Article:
Handshake in Geneva: Biden and Putin end the first round of talks

Handshake in Geneva: Biden and Putin end the first round of talks
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Handshake in Geneva


Biden and Putin end the first round of talks

In times of extremely tense relations, the presidents of the United States and Russia meet in Geneva. After a handshake, a conversation begins in a small group – which only takes a little longer than planned. Official agreements between the two are not expected.

At the summit between US President Joe Biden and his Russian counterpart Vladimir Putin in Geneva, the first round of talks in a smaller circle ended. The White House reported that the conversation between the two presidents and their foreign ministers, Antony Blinken and Sergei Lavrov, plus translators, had lasted 93 minutes. According to Kremlin spokesman Dmitri Peskov, the minutes allowed 75 minutes for this format. In a second round, Biden and Putin wanted to meet with a wider group of their delegations after a break.

Biden and Putin had previously greeted each other with a handshake in front of the historic Villa La Grange on Lake Geneva. It is the first face-to-face meeting between the two of them since Biden took office in January. Putin landed in Geneva around noon. The US President had already traveled from Brussels on Tuesday, where he had met the leaders of the EU.

The summit, which according to the Kremlin will last four to five hours, is eagerly awaited in view of the heavily strained relations between the two countries. Both governments, however, dampened expectations in advance. Official agreements between the two presidents are not planned. Afterwards, Biden and Putin appear separately in front of the press. Both presidents want to fly back to their homeland that evening, according to the delegations. Joint meals are not provided. The heads of state wanted to spend the planned breaks separately.

Biden wants to address human rights

Both heads of state caused a sensation in advance with statements about the respective interlocutor. In March, when asked by a journalist whether Putin considered Putin to be a murderer (“killer”), Biden replied: “I do.” The statement was sharply criticized by Moscow. Putin, on the other hand, disparagingly called the US president a “career man” shortly before the summit, while he called Biden’s predecessor Donald Trump “talented and colorful”.

Experts expect that both politicians could initiate new negotiations for nuclear disarmament and control of the arsenals. According to information from both sides, topics are also the conflicts in Afghanistan, Libya, Syria and the dispute over the nuclear programs in Iran and North Korea.

Biden had announced that he would be critical of the increasing repression and human rights violations in Russia. It is expected that Biden will address the case of the imprisoned Kremlin opponent Alexei Navalny and the delicate situation in authoritarian Belarus. Washington also sees Moscow behind cyber attacks on US facilities and accuses Russia of interfering in US elections. Russia rejects these allegations.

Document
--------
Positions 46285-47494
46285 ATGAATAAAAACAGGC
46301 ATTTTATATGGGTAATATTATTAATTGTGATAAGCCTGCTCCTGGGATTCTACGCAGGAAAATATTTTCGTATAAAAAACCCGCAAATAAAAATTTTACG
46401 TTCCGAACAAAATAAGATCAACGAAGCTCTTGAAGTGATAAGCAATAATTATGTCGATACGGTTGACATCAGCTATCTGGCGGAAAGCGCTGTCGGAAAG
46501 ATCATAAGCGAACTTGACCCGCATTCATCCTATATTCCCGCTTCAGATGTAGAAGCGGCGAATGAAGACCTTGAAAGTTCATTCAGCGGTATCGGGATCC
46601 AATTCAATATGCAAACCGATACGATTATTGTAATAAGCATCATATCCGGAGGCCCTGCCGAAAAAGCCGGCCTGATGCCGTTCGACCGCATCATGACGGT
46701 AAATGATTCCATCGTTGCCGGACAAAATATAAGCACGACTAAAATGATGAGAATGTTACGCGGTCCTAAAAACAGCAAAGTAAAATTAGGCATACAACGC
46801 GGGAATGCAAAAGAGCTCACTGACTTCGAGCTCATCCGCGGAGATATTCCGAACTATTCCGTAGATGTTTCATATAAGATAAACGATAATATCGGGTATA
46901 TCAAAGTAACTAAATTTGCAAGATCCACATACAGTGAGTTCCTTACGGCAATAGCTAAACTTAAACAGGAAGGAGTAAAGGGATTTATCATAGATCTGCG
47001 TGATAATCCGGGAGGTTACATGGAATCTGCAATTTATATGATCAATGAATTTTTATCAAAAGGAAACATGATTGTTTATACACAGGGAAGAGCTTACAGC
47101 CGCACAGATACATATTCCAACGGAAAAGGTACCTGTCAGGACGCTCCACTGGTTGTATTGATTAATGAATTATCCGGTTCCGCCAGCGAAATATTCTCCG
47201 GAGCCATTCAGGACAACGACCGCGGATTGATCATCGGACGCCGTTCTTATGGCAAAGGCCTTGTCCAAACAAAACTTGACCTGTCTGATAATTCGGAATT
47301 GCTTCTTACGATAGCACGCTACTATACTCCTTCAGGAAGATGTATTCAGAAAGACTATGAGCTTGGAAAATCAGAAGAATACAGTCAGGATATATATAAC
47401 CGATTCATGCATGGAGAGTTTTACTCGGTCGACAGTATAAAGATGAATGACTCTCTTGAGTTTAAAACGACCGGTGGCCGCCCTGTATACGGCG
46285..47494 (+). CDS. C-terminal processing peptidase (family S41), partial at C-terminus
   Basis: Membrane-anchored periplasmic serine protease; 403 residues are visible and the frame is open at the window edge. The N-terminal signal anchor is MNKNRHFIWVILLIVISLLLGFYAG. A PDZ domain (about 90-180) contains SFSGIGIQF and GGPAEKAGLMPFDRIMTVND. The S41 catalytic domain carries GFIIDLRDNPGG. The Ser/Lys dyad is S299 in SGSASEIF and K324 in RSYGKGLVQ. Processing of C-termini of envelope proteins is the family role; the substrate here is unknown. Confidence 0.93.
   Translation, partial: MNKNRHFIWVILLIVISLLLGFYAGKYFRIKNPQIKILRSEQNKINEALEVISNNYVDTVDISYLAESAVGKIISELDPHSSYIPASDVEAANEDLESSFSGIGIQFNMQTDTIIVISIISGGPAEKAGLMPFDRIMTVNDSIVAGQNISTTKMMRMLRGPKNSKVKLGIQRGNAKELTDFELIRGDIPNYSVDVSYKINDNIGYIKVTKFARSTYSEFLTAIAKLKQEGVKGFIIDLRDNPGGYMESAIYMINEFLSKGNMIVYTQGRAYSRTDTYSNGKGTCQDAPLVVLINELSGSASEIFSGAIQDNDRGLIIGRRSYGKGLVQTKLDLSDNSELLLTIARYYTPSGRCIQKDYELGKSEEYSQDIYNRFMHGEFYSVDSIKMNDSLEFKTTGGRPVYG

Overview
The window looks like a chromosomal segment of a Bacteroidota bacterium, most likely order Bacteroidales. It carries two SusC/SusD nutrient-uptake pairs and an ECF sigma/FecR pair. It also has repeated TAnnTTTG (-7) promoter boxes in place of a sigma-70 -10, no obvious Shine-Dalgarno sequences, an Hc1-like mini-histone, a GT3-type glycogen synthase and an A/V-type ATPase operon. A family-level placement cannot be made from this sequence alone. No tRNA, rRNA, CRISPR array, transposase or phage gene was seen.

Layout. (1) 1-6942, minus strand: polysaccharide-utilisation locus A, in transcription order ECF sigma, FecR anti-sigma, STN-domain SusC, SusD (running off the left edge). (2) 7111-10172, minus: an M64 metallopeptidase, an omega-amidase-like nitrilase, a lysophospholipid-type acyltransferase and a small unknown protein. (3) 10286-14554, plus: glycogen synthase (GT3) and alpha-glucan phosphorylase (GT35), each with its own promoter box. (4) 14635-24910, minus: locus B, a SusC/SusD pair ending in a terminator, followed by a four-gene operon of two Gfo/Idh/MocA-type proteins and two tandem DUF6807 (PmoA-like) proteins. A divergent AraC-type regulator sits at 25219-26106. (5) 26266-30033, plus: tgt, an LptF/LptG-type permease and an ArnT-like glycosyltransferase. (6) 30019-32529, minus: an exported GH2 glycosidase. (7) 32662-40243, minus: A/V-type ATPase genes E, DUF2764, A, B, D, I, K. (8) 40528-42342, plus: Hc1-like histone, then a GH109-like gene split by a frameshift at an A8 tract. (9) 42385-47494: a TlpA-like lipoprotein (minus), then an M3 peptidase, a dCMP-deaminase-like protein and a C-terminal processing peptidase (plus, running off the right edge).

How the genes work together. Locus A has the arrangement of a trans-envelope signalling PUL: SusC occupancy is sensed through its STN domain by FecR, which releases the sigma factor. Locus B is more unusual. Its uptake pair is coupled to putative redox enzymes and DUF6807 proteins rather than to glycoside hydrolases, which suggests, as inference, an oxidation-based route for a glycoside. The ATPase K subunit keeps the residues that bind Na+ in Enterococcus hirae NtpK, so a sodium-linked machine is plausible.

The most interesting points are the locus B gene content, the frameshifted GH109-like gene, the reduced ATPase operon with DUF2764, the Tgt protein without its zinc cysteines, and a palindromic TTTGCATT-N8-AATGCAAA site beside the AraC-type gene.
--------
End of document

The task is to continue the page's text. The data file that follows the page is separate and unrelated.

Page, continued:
Ambassadors could return

According to Putin’s spokesman Dmitri Peskov, the meeting is also about a possible return of the respective ambassadors to Moscow and Washington. Russia withdrew its ambassador because of Biden’s “killer” statement about Putin and later asked the US ambassador to return to his homeland as part of new “anti-Russian sanctions”.

Putin and Biden agree that the relationship between their countries, which has been overshadowed by numerous sanctions, is at a “low point”. Putin’s spokesman Peskov told the Tass state agency: “Even in Soviet history, we have never had such a shortage of contacts.” This lack of dialogue now exists “against the background of a growing potential for conflict in the world”. Putin’s spokesman referred to pressing global issues such as “regional conflicts, disarmament problems, problems in the area of ​​strategic stability, arms control”.

In the past few days, Biden had secured support for his meeting with Putin from allies in the G7 group of important industrialized countries, NATO and the EU. “I will make President Putin understand that there are areas in which we can work together if he chooses,” said Biden after the NATO summit on Monday. “And in the areas where we disagree, make it clear what the red lines are.”

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Killian Jones

Author: Killian Jones
Graduated From Princeton University.He has been at the USTV since 2017.
Function: Chief-Editor
E-mail: admin@ustv.online

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